Cited PatentFiling datePublication dateApplicantTitle
US4095006 *Mar 26, 1976Jun 13, 1978Photon Power, Inc.Cadmium sulfide film
Referenced by
Citing PatentFiling datePublication dateApplicantTitle
US7947524 *Sep 29, 2009May 24, 2011Stion CorporationHumidity control and method for thin film photovoltaic materials
US7977139 *Mar 28, 2007Jul 12, 2011Showa Shell Sekiyu K.K.Method for manufacturing CIS based thin film solar cell device
US8142521Mar 16, 2011Mar 27, 2012Stion CorporationLarge scale MOCVD system for thin film photovoltaic devices
US8241943May 5, 2010Aug 14, 2012Stion CorporationSodium doping method and system for shaped CIGS/CIS based thin film solar cells
US8673675 *May 12, 2011Mar 18, 2014Stion CorporationHumidity control and method for thin film photovoltaic materials
US20110212565 *May 12, 2011Sep 1, 2011Stion CorporationHumidity Control and Method for Thin Film Photovoltaic Materials
WO2011163153A1 *Jun 21, 2011Dec 29, 2011Avantor Performance Materials, Inc.Metal sulfide deposition using alkylated thioureas
WO2012176425A1 *Jun 19, 2012Dec 27, 2012Fujifilm CorporationManufacturing method for buffer layer of photoelectric conversion element, and manufacturing method for photoelectric conversion element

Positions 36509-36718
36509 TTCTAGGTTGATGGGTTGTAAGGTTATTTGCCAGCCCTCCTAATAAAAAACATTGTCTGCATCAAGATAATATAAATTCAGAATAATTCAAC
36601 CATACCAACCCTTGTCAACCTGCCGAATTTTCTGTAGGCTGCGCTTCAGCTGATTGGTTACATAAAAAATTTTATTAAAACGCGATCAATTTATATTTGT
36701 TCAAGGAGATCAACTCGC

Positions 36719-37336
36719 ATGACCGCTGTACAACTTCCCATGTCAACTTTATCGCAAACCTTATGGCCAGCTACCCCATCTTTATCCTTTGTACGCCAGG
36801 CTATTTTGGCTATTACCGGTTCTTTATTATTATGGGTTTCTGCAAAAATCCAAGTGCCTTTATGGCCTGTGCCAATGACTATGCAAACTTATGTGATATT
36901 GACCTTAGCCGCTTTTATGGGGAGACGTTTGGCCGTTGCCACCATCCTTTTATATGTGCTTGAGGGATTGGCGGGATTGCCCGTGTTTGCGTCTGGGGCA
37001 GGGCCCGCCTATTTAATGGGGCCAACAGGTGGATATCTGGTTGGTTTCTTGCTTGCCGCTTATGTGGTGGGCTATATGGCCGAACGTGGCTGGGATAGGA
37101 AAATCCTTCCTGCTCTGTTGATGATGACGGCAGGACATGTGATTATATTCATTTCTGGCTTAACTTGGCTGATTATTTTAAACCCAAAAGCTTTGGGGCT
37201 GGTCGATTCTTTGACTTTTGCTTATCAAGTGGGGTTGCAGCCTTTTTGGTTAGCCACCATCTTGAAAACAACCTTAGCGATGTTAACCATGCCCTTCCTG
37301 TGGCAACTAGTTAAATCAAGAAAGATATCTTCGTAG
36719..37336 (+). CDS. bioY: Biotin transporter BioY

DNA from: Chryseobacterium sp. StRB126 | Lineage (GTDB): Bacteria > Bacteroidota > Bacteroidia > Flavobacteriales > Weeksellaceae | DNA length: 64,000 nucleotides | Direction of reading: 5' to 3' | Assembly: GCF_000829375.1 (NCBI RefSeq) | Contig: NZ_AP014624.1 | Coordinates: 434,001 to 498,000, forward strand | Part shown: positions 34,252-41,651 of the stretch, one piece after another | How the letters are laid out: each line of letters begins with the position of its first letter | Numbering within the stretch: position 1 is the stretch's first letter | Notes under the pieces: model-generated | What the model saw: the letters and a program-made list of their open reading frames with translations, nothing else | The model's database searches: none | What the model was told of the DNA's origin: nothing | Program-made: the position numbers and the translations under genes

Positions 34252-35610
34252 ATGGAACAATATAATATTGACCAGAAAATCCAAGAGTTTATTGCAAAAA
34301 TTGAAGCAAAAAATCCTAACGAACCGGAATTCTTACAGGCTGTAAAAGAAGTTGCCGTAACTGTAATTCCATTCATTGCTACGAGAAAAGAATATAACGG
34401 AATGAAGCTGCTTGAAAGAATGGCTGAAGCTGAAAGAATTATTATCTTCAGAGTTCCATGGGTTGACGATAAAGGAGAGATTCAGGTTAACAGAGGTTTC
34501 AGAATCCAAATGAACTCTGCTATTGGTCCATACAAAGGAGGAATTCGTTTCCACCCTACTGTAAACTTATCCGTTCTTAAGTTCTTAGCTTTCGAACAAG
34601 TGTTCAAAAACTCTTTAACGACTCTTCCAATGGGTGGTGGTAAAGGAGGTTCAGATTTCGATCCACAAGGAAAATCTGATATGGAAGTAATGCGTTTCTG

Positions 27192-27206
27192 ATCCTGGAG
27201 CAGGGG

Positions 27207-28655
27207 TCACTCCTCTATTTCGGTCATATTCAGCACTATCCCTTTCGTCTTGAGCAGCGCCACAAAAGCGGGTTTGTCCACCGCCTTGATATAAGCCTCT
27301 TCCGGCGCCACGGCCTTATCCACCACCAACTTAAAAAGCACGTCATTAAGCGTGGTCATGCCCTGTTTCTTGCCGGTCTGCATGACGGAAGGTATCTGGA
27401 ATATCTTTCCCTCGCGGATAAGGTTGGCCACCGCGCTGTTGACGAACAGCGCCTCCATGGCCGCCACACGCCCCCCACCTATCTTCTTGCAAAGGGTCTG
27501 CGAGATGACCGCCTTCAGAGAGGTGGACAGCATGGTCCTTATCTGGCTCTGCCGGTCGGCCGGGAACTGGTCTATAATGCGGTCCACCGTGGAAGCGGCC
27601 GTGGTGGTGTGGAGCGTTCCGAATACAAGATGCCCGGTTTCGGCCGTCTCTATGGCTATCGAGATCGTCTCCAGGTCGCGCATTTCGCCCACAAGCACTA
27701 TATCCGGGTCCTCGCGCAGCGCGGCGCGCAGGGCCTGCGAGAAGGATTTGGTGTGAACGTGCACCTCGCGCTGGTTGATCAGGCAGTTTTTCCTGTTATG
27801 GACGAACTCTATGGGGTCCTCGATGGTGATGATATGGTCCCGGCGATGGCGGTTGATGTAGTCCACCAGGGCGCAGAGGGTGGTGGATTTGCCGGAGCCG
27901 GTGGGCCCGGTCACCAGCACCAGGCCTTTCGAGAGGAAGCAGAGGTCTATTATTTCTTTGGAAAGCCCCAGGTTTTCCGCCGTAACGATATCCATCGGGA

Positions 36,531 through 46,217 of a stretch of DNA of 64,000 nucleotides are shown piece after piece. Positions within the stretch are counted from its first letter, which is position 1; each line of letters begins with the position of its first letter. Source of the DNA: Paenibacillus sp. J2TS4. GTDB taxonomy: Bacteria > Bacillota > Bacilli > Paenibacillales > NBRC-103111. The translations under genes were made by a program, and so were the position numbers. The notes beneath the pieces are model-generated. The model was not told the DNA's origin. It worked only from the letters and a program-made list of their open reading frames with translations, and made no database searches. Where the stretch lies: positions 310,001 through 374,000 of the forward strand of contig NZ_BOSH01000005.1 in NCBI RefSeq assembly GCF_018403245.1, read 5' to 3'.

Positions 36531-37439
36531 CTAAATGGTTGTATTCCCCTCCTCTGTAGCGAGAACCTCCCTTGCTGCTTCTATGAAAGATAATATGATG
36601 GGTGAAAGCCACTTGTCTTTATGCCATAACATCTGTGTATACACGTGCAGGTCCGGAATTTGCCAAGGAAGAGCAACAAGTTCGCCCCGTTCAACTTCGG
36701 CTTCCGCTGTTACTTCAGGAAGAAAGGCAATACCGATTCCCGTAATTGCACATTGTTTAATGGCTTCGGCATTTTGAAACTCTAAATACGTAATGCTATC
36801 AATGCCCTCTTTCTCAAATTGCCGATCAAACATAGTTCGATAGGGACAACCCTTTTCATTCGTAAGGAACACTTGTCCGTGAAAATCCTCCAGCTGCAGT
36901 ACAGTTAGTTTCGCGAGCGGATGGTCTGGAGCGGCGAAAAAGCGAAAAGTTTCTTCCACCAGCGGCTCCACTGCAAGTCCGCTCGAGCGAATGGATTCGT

Classifications
U.S. Classification438/61, 257/E31.001
International ClassificationH01L31/18
Cooperative ClassificationH01L31/0749, Y02E10/541
European ClassificationH01L31/0749
Legal Events
DateCodeEventDescription
Feb 21, 2014ASAssignment
Effective date: 20131025
Owner name: STION CORPORATION, CALIFORNIA
Free format text: CHANGE OF NAME;ASSIGNOR:HETF SOLAR INC.;REEL/FRAME:032324/0402
Feb 10, 2014ASAssignment
Owner name: HETF SOLAR INC., CALIFORNIA
Effective date: 20131022
Free format text: SECURITY AGREEMENT;ASSIGNOR:DEVELOPMENT SPECIALIST, INC., SOLELY IN ITS CAPACITY AS THE ASSIGNEE FOR THE BENEFIT OF THE CREDITORS OF CM MANUFACTURING, INC. (F/K/A STION CORPORATION), AND CM MANUFACTURING (F/K/A STION CORPORATION);REEL/FRAME:032209/0879
Jan 30, 2014ASAssignment
Owner name: CM MANUFACTURING, INC., CALIFORNIA
Free format text: CHANGE OF NAME;ASSIGNOR:STION CORPORATION;REEL/FRAME:032144/0774
Effective date: 20131011
Dec 15, 2009ASAssignment
Owner name: STION CORPORATION,CALIFORNIA
Free format text: ASSIGNMENT OF ASSIGNORS INTEREST;ASSIGNOR:WIETING, ROBERT D.;US-ASSIGNMENT DATABASE UPDATED:20100408;REEL/FRAME:23657/537
Effective date: 20091023
Free format text: ASSIGNMENT OF ASSIGNORS INTEREST;ASSIGNOR:WIETING, ROBERT D.;REEL/FRAME:023657/0537
Owner name: STION CORPORATION, CALIFORNIA